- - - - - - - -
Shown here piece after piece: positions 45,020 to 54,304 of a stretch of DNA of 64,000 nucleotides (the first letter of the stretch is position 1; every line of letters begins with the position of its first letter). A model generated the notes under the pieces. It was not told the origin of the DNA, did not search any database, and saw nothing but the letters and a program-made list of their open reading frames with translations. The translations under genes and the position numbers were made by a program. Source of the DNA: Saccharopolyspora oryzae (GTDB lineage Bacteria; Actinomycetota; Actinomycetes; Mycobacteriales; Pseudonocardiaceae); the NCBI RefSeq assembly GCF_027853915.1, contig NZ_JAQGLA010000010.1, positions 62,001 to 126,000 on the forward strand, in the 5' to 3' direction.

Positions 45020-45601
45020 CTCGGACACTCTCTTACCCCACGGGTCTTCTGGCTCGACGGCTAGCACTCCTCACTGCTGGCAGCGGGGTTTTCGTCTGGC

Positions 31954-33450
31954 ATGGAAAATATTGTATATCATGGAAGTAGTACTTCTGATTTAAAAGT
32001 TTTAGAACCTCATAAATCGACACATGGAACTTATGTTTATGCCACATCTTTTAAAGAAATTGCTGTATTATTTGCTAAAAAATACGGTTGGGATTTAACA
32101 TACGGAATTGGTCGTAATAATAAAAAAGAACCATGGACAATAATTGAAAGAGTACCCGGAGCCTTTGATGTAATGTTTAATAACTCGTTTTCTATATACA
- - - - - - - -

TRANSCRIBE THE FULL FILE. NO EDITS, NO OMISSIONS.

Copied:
Shown here piece after piece: positions 45,020 to 54,304 of a stretch of DNA of 64,000 nucleotides (the first letter of the stretch is position 1; every line of letters begins with the position of its first letter). A model generated the notes under the pieces. It was not told the origin of the DNA, did not search any database, and saw nothing but the letters and a program-made list of their open reading frames with translations. The translations under genes and the position numbers were made by a program. Source of the DNA: Saccharopolyspora oryzae (GTDB lineage Bacteria; Actinomycetota; Actinomycetes; Mycobacteriales; Pseudonocardiaceae); the NCBI RefSeq assembly GCF_027853915.1, contig NZ_JAQGLA010000010.1, positions 62,001 to 126,000 on the forward strand, in the 5' to 3' direction.

Positions 45020-45601
45020 CTCGGACACTCTCTTACCCCACGGGTCTTCTGGCTCGACGGCTAGCACTCCTCACTGCTGGCAGCGGGGTTTTCGTCTGGC

Positions 31954-33450
31954 ATGGAAAATATTGTATATCATGGAAGTAGTACTTCTGATTTAAAAGT
32001 TTTAGAACCTCATAAATCGACACATGGAACTTATGTTTATGCCACATCTTTTAAAGAAATTGCTGTATTATTTGCTAAAAAATACGGTTGGGATTTAACA
32101 TACGGAATTGGTCGTAATAATAAAAAAGAACCATGGACAATAATTGAAAGAGTACCCGGAGCCTTTGATGTAATGTTTAATAACTCGTTTTCTATATACA